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ASF RIVERNOTES - Sept 8, 2017

 

Norway's Alta - HERE BE MONSTERS


The boats of the Alta taking anglers to salmon pools are built with lapstrake construction, but in some ways resemble the North American canoes called "Grand Lakers". Photo thanks to Chris Buckley


Each Atlantic salmon river is different. Some are spectacular wilderness destinations, others appeal to people through memories and stories, some rivers become favourites over time as people get to know every pool. But the Alta River in Norway boasts something unique - monster Atlantic salmon.

The Alta, in Norway's part of Finnmark, is only about 175 km. from the northern tip of the country. It is one Atlantic salmon river among hundreds in Norway, but its reputation is known throughout the salmon word.


An Alta River Atlantic salmon recovering nicely in the cold water prior to swimming off with a powerful flick of the tail. Photo Chris Buckley.

ASF Director Chris Buckley, who just returned from the Alta River, reported earlier this week:

We had high water and tough fishing during the last week of August. My guest, Mike Engel, did catch and release a 20 kg /44 lb salmon.

Here are the "big fish" results for the Alta's 2017 season:

During the five week season for the visiting anglers, 21 salmon weighing 40+ lb were caught. Of those, 11 weighed 44+ lb. The largest weighed 55 lb.

The residents of the town of Alta also have five weeks on all the beats of two of the three Alta camps (Stengelsen and Sautso), as well as the Raipas section of the river (closest to the estuary) which they fish all summer. Tor Erland Nilsen, ALI's CEO, says that it would be fair to assume that they caught as many big fish as the visitors. This would mean that it is likely that a grand total of more than 40 salmon weighing 40 pounds or more were caught, and that more than 20 of those weighed 44 pounds or more.

Once a person falls under the spell of the Alta, the river and its powerful aquatic giants can pull an angler back again, and again.


Atlantic salmon of 44 lb brought in by Mike Engel,  being patiently held until it is ready to head off back into the dark depths of the Alta River to continue upstream to a spawning stream. Photo Chris Buckley


Tossing a line to connect with an Alta salmon below the towering cliffs enclosing the river. Photo courtesy Chris Buckley

The Special Flavour of Urban Atlantic salmon angling

Nothing is quite like the experience of angling for Atlantic salmon in rivers that are both healthy and pass through the centre of a city. People go about their normal lives a few feet away, pushing baby prams, driving home, getting groceries.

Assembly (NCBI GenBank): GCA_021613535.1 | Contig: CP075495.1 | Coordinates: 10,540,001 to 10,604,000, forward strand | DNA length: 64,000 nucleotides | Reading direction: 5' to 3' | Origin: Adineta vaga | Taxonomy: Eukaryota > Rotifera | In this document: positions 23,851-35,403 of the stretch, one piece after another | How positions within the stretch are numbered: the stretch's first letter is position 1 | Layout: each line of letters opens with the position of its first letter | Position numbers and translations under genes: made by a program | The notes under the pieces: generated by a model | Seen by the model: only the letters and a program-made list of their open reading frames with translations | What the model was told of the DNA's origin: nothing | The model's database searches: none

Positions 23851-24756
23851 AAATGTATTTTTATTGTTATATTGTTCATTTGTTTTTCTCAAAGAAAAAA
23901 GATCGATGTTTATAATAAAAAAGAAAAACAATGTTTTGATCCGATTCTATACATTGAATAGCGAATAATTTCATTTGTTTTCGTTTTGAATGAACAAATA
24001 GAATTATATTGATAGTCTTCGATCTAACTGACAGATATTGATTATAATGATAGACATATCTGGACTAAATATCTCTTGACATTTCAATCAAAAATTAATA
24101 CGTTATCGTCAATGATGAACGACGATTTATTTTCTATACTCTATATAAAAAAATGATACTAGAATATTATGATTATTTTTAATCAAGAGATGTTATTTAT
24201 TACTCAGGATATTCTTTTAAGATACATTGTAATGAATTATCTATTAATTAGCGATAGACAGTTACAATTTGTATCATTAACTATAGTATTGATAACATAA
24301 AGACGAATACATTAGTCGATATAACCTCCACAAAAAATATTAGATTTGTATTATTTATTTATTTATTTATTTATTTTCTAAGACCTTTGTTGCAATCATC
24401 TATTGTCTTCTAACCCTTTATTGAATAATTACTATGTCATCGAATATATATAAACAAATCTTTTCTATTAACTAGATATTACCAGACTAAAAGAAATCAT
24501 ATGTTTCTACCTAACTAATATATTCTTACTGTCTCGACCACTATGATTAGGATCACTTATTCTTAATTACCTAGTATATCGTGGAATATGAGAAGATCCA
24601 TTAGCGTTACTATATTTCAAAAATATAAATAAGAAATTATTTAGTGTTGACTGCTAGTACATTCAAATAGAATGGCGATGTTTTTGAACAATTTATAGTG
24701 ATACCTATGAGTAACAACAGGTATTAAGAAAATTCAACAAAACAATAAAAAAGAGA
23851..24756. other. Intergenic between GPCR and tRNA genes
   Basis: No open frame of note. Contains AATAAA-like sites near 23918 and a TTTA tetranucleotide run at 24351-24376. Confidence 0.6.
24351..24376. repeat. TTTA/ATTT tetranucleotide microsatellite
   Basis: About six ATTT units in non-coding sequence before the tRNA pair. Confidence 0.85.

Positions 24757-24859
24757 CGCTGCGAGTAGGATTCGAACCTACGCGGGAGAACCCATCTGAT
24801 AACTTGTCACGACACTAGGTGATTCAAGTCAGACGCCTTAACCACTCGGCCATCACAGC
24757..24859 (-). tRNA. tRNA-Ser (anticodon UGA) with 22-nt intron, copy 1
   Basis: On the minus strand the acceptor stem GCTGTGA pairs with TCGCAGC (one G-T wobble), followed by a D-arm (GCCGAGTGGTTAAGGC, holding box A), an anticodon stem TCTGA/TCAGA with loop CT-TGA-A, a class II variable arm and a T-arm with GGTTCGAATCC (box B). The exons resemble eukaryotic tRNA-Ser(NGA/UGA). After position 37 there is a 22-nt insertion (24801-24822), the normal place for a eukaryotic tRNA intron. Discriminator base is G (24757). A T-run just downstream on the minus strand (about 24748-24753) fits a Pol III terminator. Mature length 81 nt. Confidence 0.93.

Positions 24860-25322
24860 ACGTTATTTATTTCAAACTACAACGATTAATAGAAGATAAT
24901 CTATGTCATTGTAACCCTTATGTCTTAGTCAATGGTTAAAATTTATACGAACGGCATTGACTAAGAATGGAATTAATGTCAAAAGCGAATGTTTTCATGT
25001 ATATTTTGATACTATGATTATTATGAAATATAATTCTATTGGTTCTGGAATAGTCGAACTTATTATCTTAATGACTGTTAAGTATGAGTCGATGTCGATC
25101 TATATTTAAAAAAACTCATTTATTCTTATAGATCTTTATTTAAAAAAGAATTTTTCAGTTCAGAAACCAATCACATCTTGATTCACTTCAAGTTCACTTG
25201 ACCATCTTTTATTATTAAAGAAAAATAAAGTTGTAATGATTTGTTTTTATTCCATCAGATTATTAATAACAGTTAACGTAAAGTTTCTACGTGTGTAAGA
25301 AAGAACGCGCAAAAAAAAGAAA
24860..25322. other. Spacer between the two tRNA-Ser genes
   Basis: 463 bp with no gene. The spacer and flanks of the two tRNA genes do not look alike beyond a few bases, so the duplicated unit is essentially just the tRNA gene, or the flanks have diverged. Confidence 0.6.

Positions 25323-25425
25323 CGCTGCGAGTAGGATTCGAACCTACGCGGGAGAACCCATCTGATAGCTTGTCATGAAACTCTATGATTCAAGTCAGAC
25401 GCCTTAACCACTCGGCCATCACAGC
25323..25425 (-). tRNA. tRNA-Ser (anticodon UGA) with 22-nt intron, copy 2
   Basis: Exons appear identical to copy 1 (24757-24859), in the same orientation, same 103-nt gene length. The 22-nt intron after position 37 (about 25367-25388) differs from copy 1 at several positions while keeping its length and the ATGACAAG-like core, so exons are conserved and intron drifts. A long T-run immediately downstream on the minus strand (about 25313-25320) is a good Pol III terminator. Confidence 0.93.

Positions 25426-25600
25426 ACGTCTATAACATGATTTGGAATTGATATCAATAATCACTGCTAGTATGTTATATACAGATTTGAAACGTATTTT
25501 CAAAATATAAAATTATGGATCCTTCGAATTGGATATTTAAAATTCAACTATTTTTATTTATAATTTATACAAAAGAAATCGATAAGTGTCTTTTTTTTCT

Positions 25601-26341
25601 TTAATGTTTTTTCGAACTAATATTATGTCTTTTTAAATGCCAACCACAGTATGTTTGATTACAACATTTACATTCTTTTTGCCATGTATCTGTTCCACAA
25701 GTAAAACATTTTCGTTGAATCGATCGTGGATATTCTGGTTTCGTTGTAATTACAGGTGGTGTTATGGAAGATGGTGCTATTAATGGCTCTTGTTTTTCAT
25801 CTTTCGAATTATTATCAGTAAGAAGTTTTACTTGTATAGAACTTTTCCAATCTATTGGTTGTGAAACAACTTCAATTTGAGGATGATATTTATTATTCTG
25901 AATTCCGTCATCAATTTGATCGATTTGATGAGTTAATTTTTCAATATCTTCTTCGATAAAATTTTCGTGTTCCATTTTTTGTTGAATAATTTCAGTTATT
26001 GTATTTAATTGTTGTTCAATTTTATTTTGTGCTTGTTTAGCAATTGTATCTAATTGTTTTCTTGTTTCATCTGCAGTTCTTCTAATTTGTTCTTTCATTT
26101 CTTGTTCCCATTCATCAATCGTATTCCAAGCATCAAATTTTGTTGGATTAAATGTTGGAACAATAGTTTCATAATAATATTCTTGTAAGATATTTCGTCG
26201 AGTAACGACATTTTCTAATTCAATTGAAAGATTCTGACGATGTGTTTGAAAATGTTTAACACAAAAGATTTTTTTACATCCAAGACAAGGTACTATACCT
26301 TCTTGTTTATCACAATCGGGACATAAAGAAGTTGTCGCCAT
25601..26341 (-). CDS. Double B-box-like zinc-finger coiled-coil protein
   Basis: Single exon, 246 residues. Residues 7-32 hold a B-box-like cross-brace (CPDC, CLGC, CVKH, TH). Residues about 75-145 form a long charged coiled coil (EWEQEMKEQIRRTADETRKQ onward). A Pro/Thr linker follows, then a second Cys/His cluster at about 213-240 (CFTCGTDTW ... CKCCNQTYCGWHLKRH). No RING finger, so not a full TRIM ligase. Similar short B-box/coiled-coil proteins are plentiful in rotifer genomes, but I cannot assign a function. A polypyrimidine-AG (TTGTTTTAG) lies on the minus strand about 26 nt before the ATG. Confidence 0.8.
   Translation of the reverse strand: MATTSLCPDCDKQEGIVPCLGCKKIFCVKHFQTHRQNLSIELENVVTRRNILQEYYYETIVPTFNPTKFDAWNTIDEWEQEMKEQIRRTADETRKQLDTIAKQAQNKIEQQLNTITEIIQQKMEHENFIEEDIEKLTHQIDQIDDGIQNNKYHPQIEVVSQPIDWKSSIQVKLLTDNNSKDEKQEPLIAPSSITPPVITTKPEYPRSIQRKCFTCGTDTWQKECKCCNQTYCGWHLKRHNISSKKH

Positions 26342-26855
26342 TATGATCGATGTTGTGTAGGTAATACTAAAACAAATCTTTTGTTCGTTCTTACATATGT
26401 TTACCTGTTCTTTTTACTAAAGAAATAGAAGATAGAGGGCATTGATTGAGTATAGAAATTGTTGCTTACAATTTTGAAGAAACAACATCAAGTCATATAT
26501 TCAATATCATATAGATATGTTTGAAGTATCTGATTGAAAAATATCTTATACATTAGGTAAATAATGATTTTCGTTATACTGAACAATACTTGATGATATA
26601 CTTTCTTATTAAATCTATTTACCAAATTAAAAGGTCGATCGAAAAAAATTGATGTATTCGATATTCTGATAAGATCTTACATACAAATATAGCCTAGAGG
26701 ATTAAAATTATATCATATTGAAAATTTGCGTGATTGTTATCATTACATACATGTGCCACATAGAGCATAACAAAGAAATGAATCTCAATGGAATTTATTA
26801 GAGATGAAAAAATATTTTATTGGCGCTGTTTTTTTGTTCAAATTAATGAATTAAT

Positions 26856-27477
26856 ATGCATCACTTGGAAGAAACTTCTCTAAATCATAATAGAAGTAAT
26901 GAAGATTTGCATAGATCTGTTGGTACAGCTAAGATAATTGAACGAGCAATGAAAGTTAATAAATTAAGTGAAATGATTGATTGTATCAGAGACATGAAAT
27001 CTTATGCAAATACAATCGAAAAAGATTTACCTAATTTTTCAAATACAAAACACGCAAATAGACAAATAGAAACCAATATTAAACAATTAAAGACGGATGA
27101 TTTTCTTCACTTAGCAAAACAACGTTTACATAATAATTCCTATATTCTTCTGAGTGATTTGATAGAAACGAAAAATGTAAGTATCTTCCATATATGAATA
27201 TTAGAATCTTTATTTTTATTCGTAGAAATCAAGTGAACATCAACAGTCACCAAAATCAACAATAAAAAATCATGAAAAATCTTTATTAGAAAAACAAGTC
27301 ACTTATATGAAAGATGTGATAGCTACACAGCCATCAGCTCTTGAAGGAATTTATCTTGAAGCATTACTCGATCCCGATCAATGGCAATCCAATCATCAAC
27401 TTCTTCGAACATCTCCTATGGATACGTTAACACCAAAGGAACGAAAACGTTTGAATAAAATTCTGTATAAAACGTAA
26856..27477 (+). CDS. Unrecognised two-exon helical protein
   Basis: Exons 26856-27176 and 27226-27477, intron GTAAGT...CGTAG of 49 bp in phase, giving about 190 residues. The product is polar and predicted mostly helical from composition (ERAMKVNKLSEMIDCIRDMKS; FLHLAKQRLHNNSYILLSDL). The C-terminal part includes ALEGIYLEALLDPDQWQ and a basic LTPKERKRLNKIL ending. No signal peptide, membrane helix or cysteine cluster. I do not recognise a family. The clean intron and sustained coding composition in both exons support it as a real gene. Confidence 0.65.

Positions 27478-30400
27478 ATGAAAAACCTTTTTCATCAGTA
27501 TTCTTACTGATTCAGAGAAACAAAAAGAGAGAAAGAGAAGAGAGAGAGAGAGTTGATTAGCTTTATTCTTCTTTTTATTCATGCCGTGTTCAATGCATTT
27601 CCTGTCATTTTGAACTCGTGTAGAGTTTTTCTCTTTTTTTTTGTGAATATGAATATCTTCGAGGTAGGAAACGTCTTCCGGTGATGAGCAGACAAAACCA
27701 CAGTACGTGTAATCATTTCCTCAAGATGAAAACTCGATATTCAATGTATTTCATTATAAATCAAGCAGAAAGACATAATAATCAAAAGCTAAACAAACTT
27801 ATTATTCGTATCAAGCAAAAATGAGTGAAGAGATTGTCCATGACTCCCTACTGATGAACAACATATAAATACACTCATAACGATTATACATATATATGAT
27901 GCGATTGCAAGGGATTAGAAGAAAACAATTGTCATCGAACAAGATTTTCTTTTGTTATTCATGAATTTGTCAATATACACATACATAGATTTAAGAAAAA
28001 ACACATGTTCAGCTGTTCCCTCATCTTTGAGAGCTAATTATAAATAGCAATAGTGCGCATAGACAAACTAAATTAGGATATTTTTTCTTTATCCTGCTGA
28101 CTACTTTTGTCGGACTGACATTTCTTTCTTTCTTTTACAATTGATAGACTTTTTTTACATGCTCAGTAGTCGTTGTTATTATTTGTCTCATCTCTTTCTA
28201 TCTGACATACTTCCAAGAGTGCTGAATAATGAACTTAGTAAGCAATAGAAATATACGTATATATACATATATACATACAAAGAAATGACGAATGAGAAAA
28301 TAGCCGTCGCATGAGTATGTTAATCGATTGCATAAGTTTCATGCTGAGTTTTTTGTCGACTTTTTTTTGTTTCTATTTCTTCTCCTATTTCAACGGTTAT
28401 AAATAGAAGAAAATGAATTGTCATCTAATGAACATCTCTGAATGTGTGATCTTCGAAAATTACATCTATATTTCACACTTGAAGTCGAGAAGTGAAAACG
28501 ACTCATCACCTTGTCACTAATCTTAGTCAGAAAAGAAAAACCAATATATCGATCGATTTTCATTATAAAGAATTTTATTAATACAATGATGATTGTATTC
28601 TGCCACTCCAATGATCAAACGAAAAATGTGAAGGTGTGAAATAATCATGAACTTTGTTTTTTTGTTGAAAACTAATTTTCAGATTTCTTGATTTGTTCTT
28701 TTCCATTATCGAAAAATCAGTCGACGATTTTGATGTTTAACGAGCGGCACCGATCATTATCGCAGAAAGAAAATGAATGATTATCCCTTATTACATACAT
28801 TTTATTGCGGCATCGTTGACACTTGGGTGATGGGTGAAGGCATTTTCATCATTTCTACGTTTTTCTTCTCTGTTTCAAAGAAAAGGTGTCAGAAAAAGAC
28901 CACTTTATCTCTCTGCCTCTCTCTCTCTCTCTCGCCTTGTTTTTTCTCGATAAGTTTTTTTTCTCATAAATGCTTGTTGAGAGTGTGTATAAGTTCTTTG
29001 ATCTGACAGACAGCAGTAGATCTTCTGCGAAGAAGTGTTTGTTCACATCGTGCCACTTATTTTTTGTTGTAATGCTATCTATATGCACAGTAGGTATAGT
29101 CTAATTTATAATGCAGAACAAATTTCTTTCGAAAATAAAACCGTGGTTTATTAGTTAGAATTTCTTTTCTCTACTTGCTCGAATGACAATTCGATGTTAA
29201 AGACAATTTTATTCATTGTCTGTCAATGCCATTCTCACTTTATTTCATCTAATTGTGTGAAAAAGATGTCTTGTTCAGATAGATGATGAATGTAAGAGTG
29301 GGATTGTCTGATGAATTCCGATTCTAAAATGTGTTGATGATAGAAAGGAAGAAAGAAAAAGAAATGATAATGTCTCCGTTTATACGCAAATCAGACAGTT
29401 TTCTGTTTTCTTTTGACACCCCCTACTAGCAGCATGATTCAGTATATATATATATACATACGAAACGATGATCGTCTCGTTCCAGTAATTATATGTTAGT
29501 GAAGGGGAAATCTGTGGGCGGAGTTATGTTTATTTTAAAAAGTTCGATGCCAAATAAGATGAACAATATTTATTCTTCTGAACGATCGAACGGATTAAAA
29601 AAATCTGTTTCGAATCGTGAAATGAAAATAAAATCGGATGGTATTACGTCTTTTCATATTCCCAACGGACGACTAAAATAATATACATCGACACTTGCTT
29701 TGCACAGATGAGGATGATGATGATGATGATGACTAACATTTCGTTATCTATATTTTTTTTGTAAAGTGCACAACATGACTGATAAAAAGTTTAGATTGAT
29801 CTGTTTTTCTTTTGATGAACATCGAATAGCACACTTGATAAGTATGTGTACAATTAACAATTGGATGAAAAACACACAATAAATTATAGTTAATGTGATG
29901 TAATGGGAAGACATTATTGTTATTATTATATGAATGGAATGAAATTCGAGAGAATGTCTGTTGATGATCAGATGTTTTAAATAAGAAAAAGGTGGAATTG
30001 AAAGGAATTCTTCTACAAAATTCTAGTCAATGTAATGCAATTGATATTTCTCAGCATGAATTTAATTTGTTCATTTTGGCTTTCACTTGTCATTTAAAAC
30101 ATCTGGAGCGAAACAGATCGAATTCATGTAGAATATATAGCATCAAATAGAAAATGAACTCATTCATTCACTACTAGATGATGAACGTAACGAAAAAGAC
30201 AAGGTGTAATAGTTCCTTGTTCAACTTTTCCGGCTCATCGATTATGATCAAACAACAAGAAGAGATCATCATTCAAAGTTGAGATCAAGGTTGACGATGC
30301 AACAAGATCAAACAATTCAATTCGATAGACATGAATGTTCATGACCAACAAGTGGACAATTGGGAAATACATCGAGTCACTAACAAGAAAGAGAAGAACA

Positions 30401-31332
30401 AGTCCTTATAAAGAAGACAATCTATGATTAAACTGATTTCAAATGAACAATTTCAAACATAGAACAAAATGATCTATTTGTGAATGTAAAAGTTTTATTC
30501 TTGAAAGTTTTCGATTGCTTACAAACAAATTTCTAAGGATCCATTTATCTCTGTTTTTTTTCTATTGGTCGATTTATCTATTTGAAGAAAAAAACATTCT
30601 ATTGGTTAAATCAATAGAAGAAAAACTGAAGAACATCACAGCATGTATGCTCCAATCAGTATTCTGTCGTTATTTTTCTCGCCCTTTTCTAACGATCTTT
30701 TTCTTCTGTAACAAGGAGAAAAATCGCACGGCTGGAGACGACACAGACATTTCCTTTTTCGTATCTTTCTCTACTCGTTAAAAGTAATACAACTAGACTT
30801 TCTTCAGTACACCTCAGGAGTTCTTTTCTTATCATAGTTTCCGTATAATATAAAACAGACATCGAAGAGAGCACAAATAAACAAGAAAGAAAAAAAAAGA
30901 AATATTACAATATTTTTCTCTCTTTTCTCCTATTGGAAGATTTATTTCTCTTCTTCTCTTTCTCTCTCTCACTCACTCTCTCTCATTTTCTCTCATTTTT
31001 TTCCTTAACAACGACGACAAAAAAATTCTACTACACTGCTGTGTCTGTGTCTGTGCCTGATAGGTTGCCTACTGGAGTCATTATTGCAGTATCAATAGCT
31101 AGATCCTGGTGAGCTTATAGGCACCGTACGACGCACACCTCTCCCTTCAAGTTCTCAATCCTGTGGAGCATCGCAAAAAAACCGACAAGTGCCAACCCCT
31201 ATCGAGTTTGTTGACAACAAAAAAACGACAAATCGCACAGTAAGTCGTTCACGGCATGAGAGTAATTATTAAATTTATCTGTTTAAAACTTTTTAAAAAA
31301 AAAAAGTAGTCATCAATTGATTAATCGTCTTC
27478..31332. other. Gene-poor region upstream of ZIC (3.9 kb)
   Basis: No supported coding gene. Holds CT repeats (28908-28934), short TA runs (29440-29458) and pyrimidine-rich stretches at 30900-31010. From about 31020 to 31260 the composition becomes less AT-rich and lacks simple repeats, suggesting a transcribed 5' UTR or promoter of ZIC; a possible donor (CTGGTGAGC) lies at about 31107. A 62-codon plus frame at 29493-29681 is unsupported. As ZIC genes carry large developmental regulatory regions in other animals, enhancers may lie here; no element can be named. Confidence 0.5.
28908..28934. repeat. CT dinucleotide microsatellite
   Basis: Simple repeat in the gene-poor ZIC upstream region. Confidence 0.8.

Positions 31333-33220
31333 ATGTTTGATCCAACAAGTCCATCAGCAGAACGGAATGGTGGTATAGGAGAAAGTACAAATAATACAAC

Where the Ness River in northeast Scotland passes through the city of Inverness, there are a group of passionate anglers that spend mornings and evenings connecting with returning Atlantic salmon. Photo Jonathan Carr/ASF


As car lights come on, and evening settles over Inverness on Aug. 31, another angler wades on the gravels to seek an Atlantic salmon. Photo Jonathan Carr/ASF

ASF's Jonathan Carr was in Inverness, Scotland for a conference at the end of August, little more than a week ago, and took an hour to explore this very special salmon angling area. Anglers can use a limited stretch of the river in the city and near its exit to the sea for 150 pounds per year.

In some cases anglers are able to walk five minutes from their homes to the river. No special "expedition" required to a distant river. After salmon angling, return to your home, settle in with a warm cup of tea, and then sleep in your own bed. Definitely an experience most North Americans are not used to - unless you live on the Miramichi or a place like Rimouski.

John MacDonald, ready for an evening close to home. Photo Jonathan Carr/ASF

Quebec

Conditions were dry in Quebec right up through Labour Day weekend, but the remnants of Hurricane Harvey, and some other storms, are bringing up water levels. With a little bit of luck and a few more storms from the south, angling should improve this month. 
 
Note: Data used in the Quebec river notes are sourced from various river websites, social media and Quebec government sources.

Cascapedia River

Cascapedia Society manager Darlene Sexton sent the end of August figures.  Complete details below.




Sylvie Malo-Clark releases an approx. 21 lb. Atlantic salmon on the Cascapedia on Labour Day (Sept. 4, 2017). Photo courtesy of Sylvie Malo-Clark

Sylvie Malo-Clark says of the hen salmon above:

The fly was a #10 double John Olin tied on a 8 lb leader. Landed and released very quickly.



 

Jean-Paul Duguay Pool on the York River. Photo Jean-Guy Béliveau






Atlantic salmon lazing near the bottom of the Paul-Émile Pool on the Dartmouth River, Gaspé. Photo Jean-Guy Béliveau


Newfoundland

The Angling season finished yesterday for the Island of Newfoundland, and the count for Sept. 3 is up on the DFO website.



The returns on Newfoundland remain of great concern, with aboute a 30 percent decline from last year.